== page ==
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City works on snow policy updates

May 16, 2019 GMT

Up to now, Rochester has rarely enacted on-street parking restrictions in the event of snow emergencies.

But under one proposed option the city council is now considering, alternating-side parking restrictions could become a permanent, year-round reality, even during the warmest months of the year.

On Monday, a city council discussion of options for snow-related policies found council members split on what time frame to put in place for parking restrictions to be in force: all year, from October to May, or from November to April.

Council members Michael Wojcik and Shaun Palmer expressed support for the year-round ordinance, indicating it would be easiest to enforce since it would provide a consistent expectation.


Council Member Mark Bilderback said he’d prefer the shortest option.

“Most of the neighbors in our core areas would go with the November through April because that is what the majority of our streets are now,” he said.

Wojcik and Bilderback added they’d also be OK with the middle ground recommended by city staff.

It is just as important, Wojcik said, to be clear in the rules which days it is OK to park on the side of the street with the even-numbered addresses, and which days odd.

“Parking on the even days on the even side and odd days on the odd side, and for the love of God, don’t do it the other way,” he said. “You might not think it’s a big deal, but that was a pretty big deal to a lot of people.”

The instructions provided when the city declared a March 9 snow emergency were confusing to some residents, Wojcik said.

The city’s announcement stated: “Vehicles cannot be parked on the even side of the street on even numbered days, and the odd side of the street on odd numbered days.”

“It drove a lot of people nuts, more than I thought it would have,” Wojcik said of the instructions.

Chris Petree, the city’s Public Works director, acknowledged the instructions presented under the current policy were confusing, which is why few snow emergencies have been declared.

“The existing policy is a deterrent for our team to call a snow emergency,” he said.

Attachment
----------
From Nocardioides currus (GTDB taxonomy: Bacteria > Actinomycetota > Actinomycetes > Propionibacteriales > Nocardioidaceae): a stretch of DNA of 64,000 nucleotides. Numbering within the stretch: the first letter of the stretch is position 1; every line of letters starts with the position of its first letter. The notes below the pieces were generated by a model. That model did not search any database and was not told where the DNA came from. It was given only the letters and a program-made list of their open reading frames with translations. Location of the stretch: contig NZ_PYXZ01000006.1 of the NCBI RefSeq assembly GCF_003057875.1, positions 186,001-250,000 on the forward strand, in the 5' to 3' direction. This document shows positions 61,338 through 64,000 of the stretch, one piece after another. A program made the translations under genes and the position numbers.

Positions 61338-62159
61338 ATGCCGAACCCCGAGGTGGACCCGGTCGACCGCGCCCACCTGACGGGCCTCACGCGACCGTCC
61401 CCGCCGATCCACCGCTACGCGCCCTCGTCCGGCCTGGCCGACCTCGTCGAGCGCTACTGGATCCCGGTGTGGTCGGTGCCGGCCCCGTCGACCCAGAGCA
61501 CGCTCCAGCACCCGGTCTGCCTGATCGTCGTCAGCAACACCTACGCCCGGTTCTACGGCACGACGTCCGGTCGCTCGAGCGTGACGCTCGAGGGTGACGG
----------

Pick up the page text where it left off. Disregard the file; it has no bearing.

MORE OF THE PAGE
Petree said he hopes proposed policy and ordinance revisions will help clarify expectations when snow starts flying later in the year. Part of that would be establishing alternate-side parking rules.

“That’s the consistency we want to provide, so it’s clear and we don’t have to declare a snow emergency just to get the word out,” he said.


Petree cited a potential benefit to having parked cars on both sides of the streets during warmer months.

“When we have parking on both sides of the street, that does create a natural traffic-calming component to the roadway,” he said.

At the same time, he said, restricting parking in some neighborhoods would make life difficult for residents there.

“We’d need to work with those neighbors to come up with some solutions,” he said.

Still, he indicated the pros outweigh the potential cons by increasing the efficiency of snow plowing, maintaining access for emergency vehicles and avoiding the need for snow emergencies in most cases.

In addition to the alternate-side parking proposal, on Monday the council also reviewed potential changes related to removing snow from public transit shelters, establishing priorities for plowing streets, and defining responsibility for snow removal, among other proposed policy revisions.

Petree said he expects to have policy and ordinance proposals ready for a council vote this summer.